Development of high yielding strain of Pleurotus tuber-regium: fructification, nutritional and phylogenetic studies

  • Comfort Olukemi BamigboyeEmail author
  • Julius Kola Oloke
  • Joanna Felicity Dames
Original Article


Mushrooms are nutritionally rich, healthy and medicinal. Pleurotus tuber-regium (Fr.) is one of the nutritious medicinal mushroom found in the tropics and subtropics, but with history of slow growth and low sclerotia yield. In this study, mutants were created by mycelia exposure to ultraviolet irradiation (at a wavelength of 254 nm and a distance of 45 cm), for 3 h and sub-cultured at 30 min interval. The DNA from the wild and mutant strains were extracted, PCR amplified and sequenced. A phylogenetic tree was constructed to show the degree of similarity and differences between the wild and the mutant strains. Fructification studies were conducted on Rhodes grass straw and sawdust to determine the viability of the mutant strains and any nutritional improvement. The wild strain of P. tuber-regium and mutant produced at 30 min (Pt30) cultivated on sawdust and Rhodes straw, yielded sclerotia with biological efficiency of 8.8 and 47.6% respectively. Proximate analysis of the sclerotium showed that the mutant, Pt30, had improved nutritional compositions compared to the wild strain with a total non-structural carbohydrate concentration of 2.41 g as against 0.93 g. Conclusively in this study, better strains of P. tuber-regium were produced with faster growth rate, higher mycelia ramification rate on lignocellulosic substrate and a higher sclerotia yield than the wild P. tuber-regium. It was also established that mutagenesis is capable of improving P. tuber-regium for a successful commercial venture in sclerotia production.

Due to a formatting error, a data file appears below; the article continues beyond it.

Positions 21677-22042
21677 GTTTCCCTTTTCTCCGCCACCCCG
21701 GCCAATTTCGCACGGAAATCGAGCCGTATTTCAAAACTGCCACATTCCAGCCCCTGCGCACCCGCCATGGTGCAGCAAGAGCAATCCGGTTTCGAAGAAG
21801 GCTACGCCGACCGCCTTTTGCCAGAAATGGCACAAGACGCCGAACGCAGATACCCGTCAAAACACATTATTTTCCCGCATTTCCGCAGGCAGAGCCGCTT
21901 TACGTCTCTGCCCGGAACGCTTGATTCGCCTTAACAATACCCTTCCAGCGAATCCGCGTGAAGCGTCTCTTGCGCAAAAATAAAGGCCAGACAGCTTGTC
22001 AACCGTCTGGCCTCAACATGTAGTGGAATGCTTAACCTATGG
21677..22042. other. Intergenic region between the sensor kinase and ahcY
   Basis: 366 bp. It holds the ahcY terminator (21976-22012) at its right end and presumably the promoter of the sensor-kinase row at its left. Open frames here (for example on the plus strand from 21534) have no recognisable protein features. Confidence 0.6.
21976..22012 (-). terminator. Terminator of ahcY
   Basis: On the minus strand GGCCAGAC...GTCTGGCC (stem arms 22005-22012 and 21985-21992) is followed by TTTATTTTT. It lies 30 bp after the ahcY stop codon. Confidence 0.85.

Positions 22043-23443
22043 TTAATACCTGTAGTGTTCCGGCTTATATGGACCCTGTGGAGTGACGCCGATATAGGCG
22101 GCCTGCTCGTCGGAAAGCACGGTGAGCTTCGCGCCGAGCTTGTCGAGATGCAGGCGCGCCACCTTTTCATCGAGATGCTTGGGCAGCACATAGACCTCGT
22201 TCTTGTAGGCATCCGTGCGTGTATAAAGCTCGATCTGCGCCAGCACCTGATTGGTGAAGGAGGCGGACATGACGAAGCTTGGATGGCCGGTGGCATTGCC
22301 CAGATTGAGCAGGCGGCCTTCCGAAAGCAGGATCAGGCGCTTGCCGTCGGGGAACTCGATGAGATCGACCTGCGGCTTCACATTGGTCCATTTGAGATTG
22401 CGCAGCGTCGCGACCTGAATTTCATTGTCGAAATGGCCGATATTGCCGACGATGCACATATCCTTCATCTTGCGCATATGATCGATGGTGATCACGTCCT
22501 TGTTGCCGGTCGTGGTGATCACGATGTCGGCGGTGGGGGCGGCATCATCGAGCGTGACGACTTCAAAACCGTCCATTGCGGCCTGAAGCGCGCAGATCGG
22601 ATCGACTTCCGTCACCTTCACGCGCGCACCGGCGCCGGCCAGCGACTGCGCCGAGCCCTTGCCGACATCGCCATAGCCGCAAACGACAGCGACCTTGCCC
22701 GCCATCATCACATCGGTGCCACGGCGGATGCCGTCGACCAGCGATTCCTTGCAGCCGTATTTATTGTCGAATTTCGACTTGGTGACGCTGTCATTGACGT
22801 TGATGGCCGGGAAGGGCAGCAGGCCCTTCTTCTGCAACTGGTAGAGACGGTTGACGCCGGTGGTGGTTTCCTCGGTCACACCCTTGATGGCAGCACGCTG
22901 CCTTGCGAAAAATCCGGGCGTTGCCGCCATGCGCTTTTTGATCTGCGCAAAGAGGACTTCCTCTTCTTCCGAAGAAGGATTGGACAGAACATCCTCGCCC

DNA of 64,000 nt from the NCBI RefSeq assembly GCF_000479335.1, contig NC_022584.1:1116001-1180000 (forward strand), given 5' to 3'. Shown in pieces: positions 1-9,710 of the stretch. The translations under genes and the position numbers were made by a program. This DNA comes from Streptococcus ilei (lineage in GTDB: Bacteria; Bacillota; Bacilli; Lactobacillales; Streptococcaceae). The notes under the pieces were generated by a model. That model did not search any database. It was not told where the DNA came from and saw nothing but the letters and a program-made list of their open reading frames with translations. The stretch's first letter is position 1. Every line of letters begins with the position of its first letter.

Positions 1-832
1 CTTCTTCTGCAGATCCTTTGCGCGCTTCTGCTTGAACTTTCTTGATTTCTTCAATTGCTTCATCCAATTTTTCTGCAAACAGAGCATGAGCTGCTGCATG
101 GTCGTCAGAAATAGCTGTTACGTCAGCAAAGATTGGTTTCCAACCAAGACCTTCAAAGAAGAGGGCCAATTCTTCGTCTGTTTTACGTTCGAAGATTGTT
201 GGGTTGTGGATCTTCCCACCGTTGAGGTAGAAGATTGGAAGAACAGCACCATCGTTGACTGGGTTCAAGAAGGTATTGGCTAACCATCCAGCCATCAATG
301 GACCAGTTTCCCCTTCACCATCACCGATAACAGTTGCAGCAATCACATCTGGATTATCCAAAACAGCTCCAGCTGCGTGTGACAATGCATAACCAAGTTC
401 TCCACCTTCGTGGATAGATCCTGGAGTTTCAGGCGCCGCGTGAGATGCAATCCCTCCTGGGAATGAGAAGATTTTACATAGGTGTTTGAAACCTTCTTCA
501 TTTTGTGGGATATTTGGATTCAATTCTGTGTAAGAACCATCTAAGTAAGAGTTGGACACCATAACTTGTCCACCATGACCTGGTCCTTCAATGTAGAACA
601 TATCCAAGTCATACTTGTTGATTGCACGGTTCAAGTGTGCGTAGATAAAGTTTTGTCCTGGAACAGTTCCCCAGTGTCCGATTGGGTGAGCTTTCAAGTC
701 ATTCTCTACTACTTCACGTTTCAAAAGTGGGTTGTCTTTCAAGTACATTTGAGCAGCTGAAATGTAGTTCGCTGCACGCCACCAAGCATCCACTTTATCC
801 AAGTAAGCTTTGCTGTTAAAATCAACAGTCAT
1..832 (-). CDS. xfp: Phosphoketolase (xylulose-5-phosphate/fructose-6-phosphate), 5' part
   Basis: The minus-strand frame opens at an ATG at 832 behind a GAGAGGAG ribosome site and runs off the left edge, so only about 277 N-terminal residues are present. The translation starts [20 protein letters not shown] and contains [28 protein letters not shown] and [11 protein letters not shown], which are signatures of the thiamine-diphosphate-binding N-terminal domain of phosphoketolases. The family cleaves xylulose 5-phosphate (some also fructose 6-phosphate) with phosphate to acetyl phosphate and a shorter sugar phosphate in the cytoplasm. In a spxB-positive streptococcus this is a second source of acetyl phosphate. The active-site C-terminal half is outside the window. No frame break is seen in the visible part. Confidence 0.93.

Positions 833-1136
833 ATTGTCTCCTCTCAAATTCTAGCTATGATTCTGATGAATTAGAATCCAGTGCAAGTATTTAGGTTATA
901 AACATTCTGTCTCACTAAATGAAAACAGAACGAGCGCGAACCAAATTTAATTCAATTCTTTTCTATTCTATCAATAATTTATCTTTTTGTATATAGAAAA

Mushroom improvement Sclerotium cultivation Mutagenesis DNA nucleotide sequence Proximate analysis 



The authors are grateful to Organization of Women in Science for the developing world (OWSD) for granting additional funding for the proximate analysis. In addition, one of the authors, Bamigboye, C.O. is grateful to OWSD for the postgraduate fellowship award given to her which was utilized in Rhodes University, and also to LAUTECH, Ogbomoso for granting the study leave.

Compliance with ethical standards

Conflict of interest

The authors declare that there is no conflict of interest.


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Copyright information

© Association of Food Scientists & Technologists (India) 2019

Authors and Affiliations

  1. 1.Department of Biochemistry and MicrobiologyRhodes UniversityGrahamstownSouth Africa
  2. 2.Microbiology Unit, Department of Pure and Applied BiologyLadoke Akintola University of TechnologyOgbomosoNigeria

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